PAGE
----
What Council Speaker Corey Johnson called a “revolutionary change in policy” passed in the chamber Thursday and could finally deliver stable housing to families experiencing homelessness.
Intro 1211 by city Councilman Rafael Salamanca, will require housing developers receiving city funds to reserve 15 percent of units for homeless New Yorkers, a goal which will provide affordable housing and bring relief to the city’s shelters which house well over 60,000 people.
“This bill will do more to fight homelessness in New York City than any other actions that has been taken in the last 10 years,” Councilman Stephen Levin said while voting in favor of the bill. “The fact there are 20K children in shelters every night… is something we should all be ashamed of.”
Under the bill, the Department of Housing and Preservation would enforce the regulation and provide an annual report for both the mayor and council speaker on the number of affordable units created.
“Building more shelters is not the solution, we need to build more affordable housing and have statutory set-asides for people who have fallen on hard times,” Councilman Eric Ulrich said voting in the affirmative. “Next year we really need to turn the heat on Albany to get them to pony-up to provide funding for a real and robust rental subsidy program.”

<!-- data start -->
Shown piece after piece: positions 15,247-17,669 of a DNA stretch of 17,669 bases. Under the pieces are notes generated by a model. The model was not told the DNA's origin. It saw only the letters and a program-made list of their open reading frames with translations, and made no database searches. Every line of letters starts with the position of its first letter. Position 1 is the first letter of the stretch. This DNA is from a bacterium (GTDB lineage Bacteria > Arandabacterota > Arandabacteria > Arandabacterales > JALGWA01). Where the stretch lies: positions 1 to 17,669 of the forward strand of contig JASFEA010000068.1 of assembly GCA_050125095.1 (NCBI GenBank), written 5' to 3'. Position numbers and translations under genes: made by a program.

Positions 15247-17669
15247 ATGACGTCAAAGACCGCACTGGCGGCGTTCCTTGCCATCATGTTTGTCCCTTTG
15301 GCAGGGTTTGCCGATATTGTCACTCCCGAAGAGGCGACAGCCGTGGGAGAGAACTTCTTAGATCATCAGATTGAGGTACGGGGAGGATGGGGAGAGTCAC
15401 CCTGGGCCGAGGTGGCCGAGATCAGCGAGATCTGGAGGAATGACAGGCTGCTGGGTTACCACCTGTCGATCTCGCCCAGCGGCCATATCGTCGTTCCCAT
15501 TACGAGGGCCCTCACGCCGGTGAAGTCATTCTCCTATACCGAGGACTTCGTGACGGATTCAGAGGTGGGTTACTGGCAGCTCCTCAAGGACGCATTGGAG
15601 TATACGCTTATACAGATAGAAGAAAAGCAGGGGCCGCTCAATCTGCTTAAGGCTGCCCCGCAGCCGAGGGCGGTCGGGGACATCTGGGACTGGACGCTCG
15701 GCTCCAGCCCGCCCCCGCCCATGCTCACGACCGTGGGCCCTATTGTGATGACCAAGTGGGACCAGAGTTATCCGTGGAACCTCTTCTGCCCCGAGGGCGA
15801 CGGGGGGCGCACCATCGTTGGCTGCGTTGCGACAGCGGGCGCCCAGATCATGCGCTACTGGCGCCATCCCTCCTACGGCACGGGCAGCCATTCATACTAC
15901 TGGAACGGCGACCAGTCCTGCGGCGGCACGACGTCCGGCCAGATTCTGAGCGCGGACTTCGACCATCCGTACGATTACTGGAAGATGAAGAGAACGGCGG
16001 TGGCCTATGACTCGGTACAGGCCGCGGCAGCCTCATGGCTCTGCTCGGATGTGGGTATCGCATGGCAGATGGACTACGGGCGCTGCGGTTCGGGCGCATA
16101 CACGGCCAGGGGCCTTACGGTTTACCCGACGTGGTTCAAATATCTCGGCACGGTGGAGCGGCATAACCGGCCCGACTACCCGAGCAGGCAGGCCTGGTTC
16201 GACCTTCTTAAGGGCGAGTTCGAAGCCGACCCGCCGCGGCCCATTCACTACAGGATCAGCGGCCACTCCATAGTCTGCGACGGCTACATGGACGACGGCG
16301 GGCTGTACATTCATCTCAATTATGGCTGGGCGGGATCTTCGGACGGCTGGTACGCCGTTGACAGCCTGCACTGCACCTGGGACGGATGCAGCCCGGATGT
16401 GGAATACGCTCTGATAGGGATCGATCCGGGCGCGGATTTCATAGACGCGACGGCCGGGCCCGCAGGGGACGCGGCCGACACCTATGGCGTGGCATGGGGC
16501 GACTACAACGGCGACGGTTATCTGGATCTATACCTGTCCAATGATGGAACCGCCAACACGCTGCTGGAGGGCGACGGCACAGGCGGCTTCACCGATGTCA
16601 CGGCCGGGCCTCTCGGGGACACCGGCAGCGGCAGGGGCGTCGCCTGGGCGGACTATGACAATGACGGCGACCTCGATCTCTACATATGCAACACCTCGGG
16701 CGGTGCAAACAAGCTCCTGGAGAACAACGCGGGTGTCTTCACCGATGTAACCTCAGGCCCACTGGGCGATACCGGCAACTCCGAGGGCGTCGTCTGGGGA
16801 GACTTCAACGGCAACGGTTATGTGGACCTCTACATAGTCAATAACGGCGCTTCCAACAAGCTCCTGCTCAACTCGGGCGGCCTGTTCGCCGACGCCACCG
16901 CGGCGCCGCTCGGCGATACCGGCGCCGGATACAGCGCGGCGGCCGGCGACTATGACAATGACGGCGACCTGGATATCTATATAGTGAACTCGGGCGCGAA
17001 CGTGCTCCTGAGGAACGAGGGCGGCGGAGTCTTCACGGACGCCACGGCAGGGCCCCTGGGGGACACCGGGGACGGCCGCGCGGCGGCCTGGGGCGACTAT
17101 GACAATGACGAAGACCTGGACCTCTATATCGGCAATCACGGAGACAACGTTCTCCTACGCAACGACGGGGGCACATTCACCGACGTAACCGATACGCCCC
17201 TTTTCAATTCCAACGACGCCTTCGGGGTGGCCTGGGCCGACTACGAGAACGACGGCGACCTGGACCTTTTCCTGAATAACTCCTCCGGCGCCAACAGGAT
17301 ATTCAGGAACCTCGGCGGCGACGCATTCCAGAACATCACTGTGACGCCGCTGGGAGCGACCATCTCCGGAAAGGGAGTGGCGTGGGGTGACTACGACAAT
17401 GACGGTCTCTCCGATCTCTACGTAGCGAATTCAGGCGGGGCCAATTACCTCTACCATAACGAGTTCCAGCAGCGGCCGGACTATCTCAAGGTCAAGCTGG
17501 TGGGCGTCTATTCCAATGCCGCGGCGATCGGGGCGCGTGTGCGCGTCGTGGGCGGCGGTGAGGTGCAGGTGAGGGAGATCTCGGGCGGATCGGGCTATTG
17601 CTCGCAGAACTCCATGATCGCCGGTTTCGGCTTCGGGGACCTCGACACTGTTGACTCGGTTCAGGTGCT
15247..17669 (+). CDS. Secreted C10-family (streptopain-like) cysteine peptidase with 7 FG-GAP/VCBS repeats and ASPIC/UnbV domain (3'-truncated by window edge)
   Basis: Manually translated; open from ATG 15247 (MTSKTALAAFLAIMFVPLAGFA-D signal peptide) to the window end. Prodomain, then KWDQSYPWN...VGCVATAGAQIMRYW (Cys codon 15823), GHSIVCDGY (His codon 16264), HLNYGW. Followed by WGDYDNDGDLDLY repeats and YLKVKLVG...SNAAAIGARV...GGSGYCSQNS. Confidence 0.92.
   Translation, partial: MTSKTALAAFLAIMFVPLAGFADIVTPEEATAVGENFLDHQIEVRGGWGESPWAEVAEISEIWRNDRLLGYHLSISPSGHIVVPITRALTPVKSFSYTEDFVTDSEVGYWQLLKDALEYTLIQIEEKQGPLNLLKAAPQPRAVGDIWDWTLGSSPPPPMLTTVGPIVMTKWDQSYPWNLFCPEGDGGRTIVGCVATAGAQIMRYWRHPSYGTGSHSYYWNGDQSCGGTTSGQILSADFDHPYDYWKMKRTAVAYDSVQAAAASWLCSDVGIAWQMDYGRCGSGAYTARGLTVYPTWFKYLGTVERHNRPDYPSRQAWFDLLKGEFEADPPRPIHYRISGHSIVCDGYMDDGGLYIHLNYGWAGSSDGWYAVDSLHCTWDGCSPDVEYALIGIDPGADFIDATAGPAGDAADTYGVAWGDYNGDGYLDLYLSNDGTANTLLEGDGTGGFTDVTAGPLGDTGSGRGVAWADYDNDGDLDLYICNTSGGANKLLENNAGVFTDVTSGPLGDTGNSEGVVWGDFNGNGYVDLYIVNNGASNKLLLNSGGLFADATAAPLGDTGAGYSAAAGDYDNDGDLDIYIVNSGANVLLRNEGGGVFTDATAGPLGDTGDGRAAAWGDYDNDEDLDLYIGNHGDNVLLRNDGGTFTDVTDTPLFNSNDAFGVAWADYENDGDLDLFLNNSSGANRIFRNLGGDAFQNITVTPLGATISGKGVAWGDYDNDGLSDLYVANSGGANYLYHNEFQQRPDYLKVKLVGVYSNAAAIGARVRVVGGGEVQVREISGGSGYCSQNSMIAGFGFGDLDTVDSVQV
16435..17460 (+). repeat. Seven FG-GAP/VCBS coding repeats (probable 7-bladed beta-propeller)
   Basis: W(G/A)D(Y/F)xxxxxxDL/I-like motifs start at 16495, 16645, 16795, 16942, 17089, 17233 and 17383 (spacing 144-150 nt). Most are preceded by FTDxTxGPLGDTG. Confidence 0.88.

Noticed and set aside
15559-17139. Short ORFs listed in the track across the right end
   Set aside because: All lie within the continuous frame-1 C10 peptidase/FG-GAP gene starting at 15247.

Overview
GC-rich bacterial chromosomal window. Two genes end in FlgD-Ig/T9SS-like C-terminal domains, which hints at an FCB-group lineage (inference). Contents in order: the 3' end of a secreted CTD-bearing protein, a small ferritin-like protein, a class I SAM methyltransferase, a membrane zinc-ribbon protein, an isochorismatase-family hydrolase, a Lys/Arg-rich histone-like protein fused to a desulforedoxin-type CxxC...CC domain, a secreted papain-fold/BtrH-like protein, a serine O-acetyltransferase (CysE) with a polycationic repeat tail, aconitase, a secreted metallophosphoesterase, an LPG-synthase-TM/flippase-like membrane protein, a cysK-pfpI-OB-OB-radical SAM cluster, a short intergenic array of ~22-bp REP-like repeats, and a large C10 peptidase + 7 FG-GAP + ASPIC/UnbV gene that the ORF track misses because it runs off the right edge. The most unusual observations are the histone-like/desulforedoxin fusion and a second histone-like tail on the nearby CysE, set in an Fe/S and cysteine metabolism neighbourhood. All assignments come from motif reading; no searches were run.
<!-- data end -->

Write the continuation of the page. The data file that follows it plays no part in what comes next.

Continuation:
The motion passed 38 in favor and 3 opposed in the stated meeting which was the last of the year and saw several members absent.
“This historic vote today represents a major turning point in combating the city’s record homelessness crisis,” “This historic vote today represents a major turning point in combating the city’s record homelessness crisis,” Giselle Routhier, Policy Director at Coalition for the Homeless, said. “By codifying a requirement on a project-by-project basis, this bill could create 1,000 additional apartments each year for the New Yorkers who need them.
VOCAL-NY as well as Nathylin Flowers, who gained notoriety after confronting Mayor Bill de Blasio about homelessness while in his Brooklyn gym, campaigned in favor of Intro 1211 for months leading up to its passage.
“My lifetime fighting for racial and social justice taught me that change only comes when people fight together, confront power, and demand what is right,” Flowers, now a leader in VOCAL-NY, said. “The bill we passed today is simple and right. At its core, it legislates that government must serve the needs of the people. We look forward to many more victories like this one, because we need to ensure everyone has a home.”
The bill will become effective 180 days after Thursday passage.